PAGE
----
Jelly Doughnuts (Sufganiot)

Hanukkah is here, and although part of my family is Jewish, I never celebrated this beautiful holiday. I always explained to people that religiously speaking, growing up I was confused. My Dad’s side of the family is Jewish, but he never had a bar mitzvah. When my grandfather realized that my dad was only doing it for the presents, he refused to give it to him! My mother’s side of the family is Iranian, half-Jewish and half-Bahaii. We left Iran in 1978, when I was about seven years old, and many relatives were stuck in Iran during the revolution and the transformation into an Islamic Republic. During this time, I was growing up in Houston, TX. My mother needed spiritual comfort and would drag us, um, take us to the local Presbyterian Church. I spent most of my time not in Sunday school, but at the nursery, holding babies! But, despite my religious confusion, I turned out to be a very spiritual person, although with no formal religious affiliation.

When I lived in Miami, I got explore my Jewish roots through food! I ate latkes, blintzes, Sufganiot, you name it! And, I LOVED IT! Now, a lot of it is not necessarily healthy, but it was for a special occasion, so why not?

With Hanukkah, the foods are all about the oils used, so most everything is fried. Last year, I made potato latkes for my family and they LOVED these crunchy patties. This year, I discovered Sufganiot, or the Jelly Doughnut! Having never attempted make a doughnut before, I was definitely hesitant. How much work is involved here?

Well, like most doughs, this recipe required yeast, and it was similar making pizza dough. But, when it came to rise, after an hour and a half, my dough still looked sad. I realized that my house was too cold!! ha! ha! Yes, despite living in Southern California we had a gloomy, cold weekend and my normally warm kitchen was 67ºF. I quickly heat up my double oven to 300ºF and put the dough in the LOWER oven which warmed up nicely. In an hour, my dough ballooned and I was happy again!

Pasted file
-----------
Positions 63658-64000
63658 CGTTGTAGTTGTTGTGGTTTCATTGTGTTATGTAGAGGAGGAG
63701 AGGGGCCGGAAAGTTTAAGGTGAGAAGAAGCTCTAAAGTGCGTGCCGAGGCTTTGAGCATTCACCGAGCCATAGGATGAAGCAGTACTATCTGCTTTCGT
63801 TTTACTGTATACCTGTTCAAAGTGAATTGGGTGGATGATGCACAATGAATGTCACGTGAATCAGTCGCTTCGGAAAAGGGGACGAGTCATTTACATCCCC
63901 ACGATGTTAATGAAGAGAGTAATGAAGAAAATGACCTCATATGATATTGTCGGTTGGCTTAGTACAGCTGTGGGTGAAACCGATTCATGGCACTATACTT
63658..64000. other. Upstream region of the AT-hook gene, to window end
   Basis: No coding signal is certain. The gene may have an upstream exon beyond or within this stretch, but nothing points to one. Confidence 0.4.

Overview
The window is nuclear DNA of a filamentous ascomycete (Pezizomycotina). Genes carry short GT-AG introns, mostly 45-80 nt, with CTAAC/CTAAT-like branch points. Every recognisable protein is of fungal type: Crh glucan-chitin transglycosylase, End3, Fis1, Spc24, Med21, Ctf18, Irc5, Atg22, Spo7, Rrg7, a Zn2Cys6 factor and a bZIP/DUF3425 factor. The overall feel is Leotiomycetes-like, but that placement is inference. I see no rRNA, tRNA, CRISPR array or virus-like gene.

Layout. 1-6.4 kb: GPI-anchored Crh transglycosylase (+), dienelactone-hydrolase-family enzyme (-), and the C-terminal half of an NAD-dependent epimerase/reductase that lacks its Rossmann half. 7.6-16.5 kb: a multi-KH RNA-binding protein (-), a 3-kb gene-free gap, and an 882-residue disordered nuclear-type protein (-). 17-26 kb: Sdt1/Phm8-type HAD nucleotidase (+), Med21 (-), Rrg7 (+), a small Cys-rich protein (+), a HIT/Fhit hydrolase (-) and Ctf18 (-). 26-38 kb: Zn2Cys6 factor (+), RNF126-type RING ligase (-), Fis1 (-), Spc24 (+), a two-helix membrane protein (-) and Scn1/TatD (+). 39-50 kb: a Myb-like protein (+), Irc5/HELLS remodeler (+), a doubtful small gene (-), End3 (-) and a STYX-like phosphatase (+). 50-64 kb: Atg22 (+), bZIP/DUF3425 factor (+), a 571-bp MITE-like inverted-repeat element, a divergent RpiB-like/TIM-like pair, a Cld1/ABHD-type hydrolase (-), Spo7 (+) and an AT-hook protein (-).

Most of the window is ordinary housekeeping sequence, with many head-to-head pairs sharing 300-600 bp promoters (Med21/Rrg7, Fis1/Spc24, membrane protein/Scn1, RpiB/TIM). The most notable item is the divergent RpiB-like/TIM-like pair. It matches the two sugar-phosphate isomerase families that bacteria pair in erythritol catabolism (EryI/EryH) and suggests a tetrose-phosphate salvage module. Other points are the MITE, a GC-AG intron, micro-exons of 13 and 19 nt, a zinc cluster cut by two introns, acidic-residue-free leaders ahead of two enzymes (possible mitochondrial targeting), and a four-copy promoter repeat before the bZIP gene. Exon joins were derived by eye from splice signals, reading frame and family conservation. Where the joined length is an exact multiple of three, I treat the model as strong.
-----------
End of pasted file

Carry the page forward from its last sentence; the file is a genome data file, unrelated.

I didn’t make traditional doughnut shapes, but kept them easy, little balls. Keep them small by using about 1-tablespoon of dough so that the inside cooks thoroughly. I dropped balls in the hot oil and watched the balls brown beautifully and puff up. After a frying in the oil for 3-4 minutes, I drained the doughnuts on paper towels and then doused them with powdered sugar. When they cooled, I used my squeeze bottle, poked a hole into the doughnut with the bottle’s tip, and squeezed my strawberry jam inside.

These really were delicious. My only complaint was that I saved a dozen or so for the next day, and they did NOT keep well. So, if you are going to make them, make sure you eat them the same day. This was a fun snack for the kids on a cold wintery weekend. And they were kid-sized. As I was frying away, my little ones would sneak behind me and grab a little ball of sugary sweetness.

For all of my Jewish friends and family, Happy Hanukkah!

Jelly Doughnuts (Sufganiot)

This little doughnuts are perfect for Channukah and can be served plain, glazed or filled with jam. Recipe adapted from Gourmet, October 2003


  • 1 cup milk, whole
  • 2 TBS granulated sugar
  • 1 tsp salt
  • 1/4 oz active dry yeast
  • 2 TBS water, warm
  • 3 1/2 cup all-purpose flour
  • 2 TBS vegetable oil
  • 2 eggs, large, lightly beaten
  • 10 cup vegetable oil
  • 1/2 cup powdered sugar
  • 1/2 cup strawberry jam


  1. In a 1-quart heavy saucepan, bring to a simmer over low heat:
    • 1 cup milk, whole